The Gravitational 15 gained another +1.7% last week, and it did so against a backdrop of FG4 price a...
5 Stocks for the 'New Normal'
09/09/2011 11:30 am EST
Persistently high levels of unemployment, a still-troubled housing market, and gloomy economic reports all point to the New Normal. We're muddling through a low- (or no-) growth environment...one fraught with ongoing tension and weakness, observes Esther Pak of Morningstar.com.
Does this slow-growth climate necessarily translate into stagnant investment returns? How should savvy investors be positioning their portfolios?
To help answer those questions, we sought the wisdom of Morningstar StockInvestor editor Paul Larson and Morningstar DividendInvestor editor Josh Peters. They weighed in with their views on the current state of the economy, and provided ideas regarding investments that may hold up well—and even benefit from—this kind of environment.
Larson believes that it's perfectly reasonable to assume that we're "in a muddle-through decade” and that the mounting federal deficit "is not a sustainable situation.”
This scenario presents two possible headwinds for economic growth, in Larson's view: decreased government spending, hikes in tax rates, or both. And though he thinks the economy will experience some growth in the decade ahead, it'll be at a depressed rate of 1% or 2% per year.
In a similar vein, Peters notes the last recession really lifted the hood of the US economy to reveal all of the structural challenges underneath. He also says that "it would be a mistake to presume that the US economy will return to historical levels of gross domestic product growth anytime soon."
Despite their lukewarm outlooks for the economy, both Larson and Peters think that investors can find pockets of opportunity. Larson suggests an all-weather approach of investing in companies with economic moats, which will have the pricing power and business strength to hold up well against inflation and regardless of the direction in which the economy is headed.
Larson thinks ExxonMobil (XOM) epitomizes that type of company. The firm has delivered higher returns on capital relative to other energy majors, spurred on by its relentless pursuit of efficiency, technology, development, and operational improvement.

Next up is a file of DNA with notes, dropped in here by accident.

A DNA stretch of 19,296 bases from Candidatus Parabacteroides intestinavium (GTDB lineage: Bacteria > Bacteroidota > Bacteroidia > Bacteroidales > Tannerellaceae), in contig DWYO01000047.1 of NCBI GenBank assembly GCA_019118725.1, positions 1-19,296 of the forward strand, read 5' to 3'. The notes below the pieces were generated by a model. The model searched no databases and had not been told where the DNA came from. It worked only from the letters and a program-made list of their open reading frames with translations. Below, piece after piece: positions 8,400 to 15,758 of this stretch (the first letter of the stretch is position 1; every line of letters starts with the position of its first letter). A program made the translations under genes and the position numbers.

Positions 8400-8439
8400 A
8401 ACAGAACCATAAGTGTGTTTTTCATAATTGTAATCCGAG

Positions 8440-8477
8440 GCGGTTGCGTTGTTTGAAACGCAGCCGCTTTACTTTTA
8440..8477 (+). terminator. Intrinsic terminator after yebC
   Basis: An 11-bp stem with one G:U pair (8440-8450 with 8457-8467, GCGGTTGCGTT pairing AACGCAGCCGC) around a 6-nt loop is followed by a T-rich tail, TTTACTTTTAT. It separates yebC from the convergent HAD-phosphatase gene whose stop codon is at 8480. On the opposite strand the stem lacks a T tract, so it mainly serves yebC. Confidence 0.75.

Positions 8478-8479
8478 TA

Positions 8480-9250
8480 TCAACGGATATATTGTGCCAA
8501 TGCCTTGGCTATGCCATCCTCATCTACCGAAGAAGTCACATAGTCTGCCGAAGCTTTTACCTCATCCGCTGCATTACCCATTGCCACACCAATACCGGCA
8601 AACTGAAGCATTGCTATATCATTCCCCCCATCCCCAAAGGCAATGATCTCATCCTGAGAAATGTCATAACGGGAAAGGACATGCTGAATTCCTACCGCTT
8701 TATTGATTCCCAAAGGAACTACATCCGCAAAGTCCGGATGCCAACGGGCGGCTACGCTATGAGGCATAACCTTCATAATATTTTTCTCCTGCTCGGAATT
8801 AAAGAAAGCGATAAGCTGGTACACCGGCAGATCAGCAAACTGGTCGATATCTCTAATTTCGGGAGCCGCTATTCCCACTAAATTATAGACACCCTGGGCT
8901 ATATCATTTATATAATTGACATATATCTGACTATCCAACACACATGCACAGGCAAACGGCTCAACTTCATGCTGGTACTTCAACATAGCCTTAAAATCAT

Furthermore, Larson thinks that the secular trend of increasing tightness in oil supply will vastly outweigh any potential near-term weakness from economic conditions. Moreover, this Larson favorite is trading at single-digit multiples of earnings, further adding to its appeal.
Larson also thinks Google (GOOG) is a top pick for what lies ahead. As with the aforementioned firm, he believes that the Internet search giant is well-poised to benefit from secular trends, such as the shift toward online advertising that will easily compensate for any potential headwinds from an anemic economy.
Analyst Rick Summer notes that Google's reputation as the premier search engine on the Internet provides a long runway for the firm's continued growth. Larson also highlights the stock's current valuation as a key attraction, noting that the stock is currently trading at about 13 times forward earnings, despite demonstrating robust growth in the 25% to 35% range.
Worthy High-Yield Plays
Meanwhile, Peters makes the point that carefully chosen stocks with strong, sustainable dividends can help investors combat the challenges of the current economic environment. He favors companies with limited vulnerability to recession, strong balance sheets, pricing power to offset inflation, and current yields that are large enough so that economic growth need not be the primary driver of investor returns.
Peters argues that Abbott Laboratories (ABT) tops his list of companies with recession-resistant qualities. The firm boasts a broad lineup of patent-protected drugs, a top-notch diagnostics business, a strong nutritional division, and a top-tier vascular group.
He notes that its 3.7% yield is lower than other Big Pharma firms' payouts, but believes that Abbott's limited exposure to patent expirations gives it the ability to increase its dividend in the years ahead. Peters estimates a dividend growth rate of 8% to 10% during the next five years.
Peters also likes National Grid (NGG), an international utility that provides electricity and gas transmission and distribution in the United Kingdom and northeastern United States. The rates National Grid charges are indexed to inflation, helping give the firm—and its investors—a built-in hedge against higher prices.
Additionally, Peters points out that the trend in renewable energy sources like wind, water, and solar creates plentiful opportunities for profitable capital investment. Yield-hungry investors will also appreciate the firm's projected yield of 7.6%.
Finally, Peters points to Procter and Gamble (PG) as another of his "best ideas" for tough economic times. The world's largest consumer-products manufacturer features a lineup of household brands such as Tide laundry detergent, Charmin toilet paper, and Pantene Shampoo.
Although Peters acknowledges that worried consumers could trade down to non-name-brand consumer products in a weak economy, he maintains that P&G should be able to sustain its margins and impressive cash-generating ability in developing markets.
Peters also likes the firm's dividend-growth potential, noting that "P&G doesn't need a whole lot of volume growth to drive its dividend higher. Inflation and share repurchases alone could round out a worthwhile total return."
Related Articles on STOCKS
The best way for investors to participate in digital transformation is PTC. Stock is up 42.3% thus f...
In the first and second parts of this series I showed you the ideal seasonal tendency chart of S&...
We still see the glass as half full, given likely decent global economic growth, healthy corporate p...